The fossilised skull of a colossal whale with a killer bite has been uncovered by a team who reckon the monster shared the Miocene oceans with a giant shark.
The bones, dated to 12 to 13 million years ago, were spotted by Klaas Post of the Natuurhistorisch Museum Rotterdam, the Netherlands, in Peru's Ica desert. In homage to Herman Melville's Moby Dick, the beast has been named Leviathan melvillei.
The skull is a huge 3 metres long, says team member Olivier Lambert at the Royal Belgian Institute of Natural Sciences. The team estimates the whale would have been between 13 and 18 metres long, like a modern sperm whale.
What really surprised the researchers was the size of the whale's teeth. "Some of the biggest ones are 36 centimetres long and 12 centimetres wide, and are probably the biggest predatory teeth ever discovered," Lambert says.
Wednesday, June 30, 2010
Reusable shopping bags harbour potentially deadly bugs and could threaten public health, say scientists.
Tests on shoppers' bags revealed that half contained traces of the lethal toxin E.coli, which killed 26 people in Scotland in 1996 in one of the world's worst food-poisoning outbreaks.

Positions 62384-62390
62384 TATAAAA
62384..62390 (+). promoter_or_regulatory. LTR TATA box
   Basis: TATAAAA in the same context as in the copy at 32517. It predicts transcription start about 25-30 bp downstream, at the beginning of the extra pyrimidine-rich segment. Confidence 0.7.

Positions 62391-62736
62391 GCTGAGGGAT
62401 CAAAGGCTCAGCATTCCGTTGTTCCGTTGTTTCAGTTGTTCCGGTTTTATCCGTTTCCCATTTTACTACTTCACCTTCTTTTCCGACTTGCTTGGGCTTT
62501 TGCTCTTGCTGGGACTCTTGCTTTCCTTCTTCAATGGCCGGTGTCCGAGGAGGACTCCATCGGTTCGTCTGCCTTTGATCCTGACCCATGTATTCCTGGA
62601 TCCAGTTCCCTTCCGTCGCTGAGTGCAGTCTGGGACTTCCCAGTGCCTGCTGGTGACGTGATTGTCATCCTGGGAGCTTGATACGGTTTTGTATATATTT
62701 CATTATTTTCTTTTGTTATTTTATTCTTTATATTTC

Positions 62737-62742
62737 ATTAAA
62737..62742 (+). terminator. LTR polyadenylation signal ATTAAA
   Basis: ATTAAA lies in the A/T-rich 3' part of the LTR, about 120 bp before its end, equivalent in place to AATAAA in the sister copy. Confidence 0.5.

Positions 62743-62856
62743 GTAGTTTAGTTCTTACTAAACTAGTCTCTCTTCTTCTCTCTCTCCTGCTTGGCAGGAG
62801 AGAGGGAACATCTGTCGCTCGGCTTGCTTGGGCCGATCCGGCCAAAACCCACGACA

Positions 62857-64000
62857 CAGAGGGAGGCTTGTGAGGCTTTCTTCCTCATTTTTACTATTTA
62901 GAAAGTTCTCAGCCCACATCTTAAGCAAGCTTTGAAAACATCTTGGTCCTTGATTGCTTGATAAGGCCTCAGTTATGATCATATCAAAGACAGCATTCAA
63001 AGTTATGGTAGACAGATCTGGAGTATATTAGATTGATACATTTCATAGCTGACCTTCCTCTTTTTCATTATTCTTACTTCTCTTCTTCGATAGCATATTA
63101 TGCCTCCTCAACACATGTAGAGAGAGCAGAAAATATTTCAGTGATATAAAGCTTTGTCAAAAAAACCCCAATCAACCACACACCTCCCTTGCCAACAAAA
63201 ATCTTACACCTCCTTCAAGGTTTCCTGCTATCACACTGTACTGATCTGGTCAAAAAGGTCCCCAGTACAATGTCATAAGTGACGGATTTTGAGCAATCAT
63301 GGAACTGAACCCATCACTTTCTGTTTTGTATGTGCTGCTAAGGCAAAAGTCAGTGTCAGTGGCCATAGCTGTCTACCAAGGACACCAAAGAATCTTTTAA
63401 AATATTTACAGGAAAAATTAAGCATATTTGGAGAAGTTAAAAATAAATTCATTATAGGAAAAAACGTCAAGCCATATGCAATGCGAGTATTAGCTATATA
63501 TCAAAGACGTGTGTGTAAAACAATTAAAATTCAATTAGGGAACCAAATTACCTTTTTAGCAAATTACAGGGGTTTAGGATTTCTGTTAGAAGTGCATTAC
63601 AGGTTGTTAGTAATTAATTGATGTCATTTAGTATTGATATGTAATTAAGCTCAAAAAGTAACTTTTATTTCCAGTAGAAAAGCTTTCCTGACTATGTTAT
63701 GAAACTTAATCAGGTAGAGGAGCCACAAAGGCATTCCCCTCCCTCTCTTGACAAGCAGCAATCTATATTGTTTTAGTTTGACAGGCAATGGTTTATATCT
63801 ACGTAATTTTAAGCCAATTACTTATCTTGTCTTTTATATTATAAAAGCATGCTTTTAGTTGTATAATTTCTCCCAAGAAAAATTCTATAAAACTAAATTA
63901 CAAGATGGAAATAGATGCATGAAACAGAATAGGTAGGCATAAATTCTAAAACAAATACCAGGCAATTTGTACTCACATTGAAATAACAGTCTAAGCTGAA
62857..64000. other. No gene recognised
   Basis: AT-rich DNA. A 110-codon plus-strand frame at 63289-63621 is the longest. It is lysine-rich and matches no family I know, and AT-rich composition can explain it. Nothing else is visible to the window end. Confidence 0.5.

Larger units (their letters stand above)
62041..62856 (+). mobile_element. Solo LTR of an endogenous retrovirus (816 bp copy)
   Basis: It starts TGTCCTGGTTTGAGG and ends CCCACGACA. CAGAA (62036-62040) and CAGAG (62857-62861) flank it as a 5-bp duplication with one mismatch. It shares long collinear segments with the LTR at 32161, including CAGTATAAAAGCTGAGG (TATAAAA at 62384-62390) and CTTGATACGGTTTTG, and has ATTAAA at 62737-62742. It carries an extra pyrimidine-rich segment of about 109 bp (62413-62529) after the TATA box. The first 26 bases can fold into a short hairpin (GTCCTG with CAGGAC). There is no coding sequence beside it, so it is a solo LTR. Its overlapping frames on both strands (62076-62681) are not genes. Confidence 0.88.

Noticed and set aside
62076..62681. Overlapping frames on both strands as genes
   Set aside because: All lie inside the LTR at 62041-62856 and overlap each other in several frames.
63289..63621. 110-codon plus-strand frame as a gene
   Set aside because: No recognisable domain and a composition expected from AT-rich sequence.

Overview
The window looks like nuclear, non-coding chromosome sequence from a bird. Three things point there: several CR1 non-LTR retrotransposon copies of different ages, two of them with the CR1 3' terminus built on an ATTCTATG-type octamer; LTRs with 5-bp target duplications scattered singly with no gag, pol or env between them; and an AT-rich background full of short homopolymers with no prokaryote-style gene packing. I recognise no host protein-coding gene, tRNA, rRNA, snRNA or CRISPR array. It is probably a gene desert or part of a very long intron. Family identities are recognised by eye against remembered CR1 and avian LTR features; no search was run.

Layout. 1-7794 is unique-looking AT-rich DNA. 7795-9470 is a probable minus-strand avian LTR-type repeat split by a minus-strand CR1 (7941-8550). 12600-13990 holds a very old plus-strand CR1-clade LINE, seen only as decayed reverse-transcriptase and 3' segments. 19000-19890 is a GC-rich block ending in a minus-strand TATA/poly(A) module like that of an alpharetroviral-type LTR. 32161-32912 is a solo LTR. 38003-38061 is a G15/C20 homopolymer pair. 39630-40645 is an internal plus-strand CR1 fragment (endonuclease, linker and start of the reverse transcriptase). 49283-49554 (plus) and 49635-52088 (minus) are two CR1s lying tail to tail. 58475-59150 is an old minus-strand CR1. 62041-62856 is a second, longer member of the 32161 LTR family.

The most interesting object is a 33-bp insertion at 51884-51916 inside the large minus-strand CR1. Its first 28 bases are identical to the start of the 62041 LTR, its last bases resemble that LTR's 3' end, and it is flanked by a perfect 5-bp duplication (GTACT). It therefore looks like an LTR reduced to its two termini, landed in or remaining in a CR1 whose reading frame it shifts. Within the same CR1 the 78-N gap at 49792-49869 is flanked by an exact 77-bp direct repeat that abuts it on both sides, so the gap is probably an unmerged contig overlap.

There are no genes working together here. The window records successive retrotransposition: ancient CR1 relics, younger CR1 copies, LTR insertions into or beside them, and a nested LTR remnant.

The scientists also found many bags were contaminated with salmonella.
They say reusable bags must be washed regularly at high temperature to kill bugs left by the packaging from raw meat.
The level of bacteria they found was high enough to 'cause a wide range of serious health problems and even death', particularly to children.
The Center for Science in the Public Interest (CSPI) says food dyes pose a number of risks to the American public and is calling on the Food and Drug Administration (FDA) to ban three of the most commonly used dyes: Red 40, Yellow 5 and Yellow 6. A new CSPI report says those dyes contain known carcinogens and contaminants that unnecessarily increase the risks of cancer, hyperactivity in children and allergic reactions.
"These synthetic chemicals do absolutely nothing to improve the nutritional quality or safety of foods, but trigger behavior problems in children and, possibly, cancer in anybody," said CSPI executive director Michael Jacobson, co-author of the report. "The Food and Drug Administration should ban dyes, which would force industry to color foods with real food ingredients, not toxic petrochemicals."
The FDA has not read the report yet an agency spokesperson said. "We appreciate the report from CSPI and look forward to reviewing it. We take our commitment to protecting children seriously".
According to the report, tests done on lab animals found contaminants that raised health concerns about several of the nine dyes currently approved for market. The approved dyes are Blue 1 & 2, Citrus Red 2, Green 3, Orange B, Red 3 & 40 and Yellow 5 & 6. And every year, about 15 million pounds of these dyes wind up in our food, with alot of it ending up in things like candy, fruit drinks and cereals.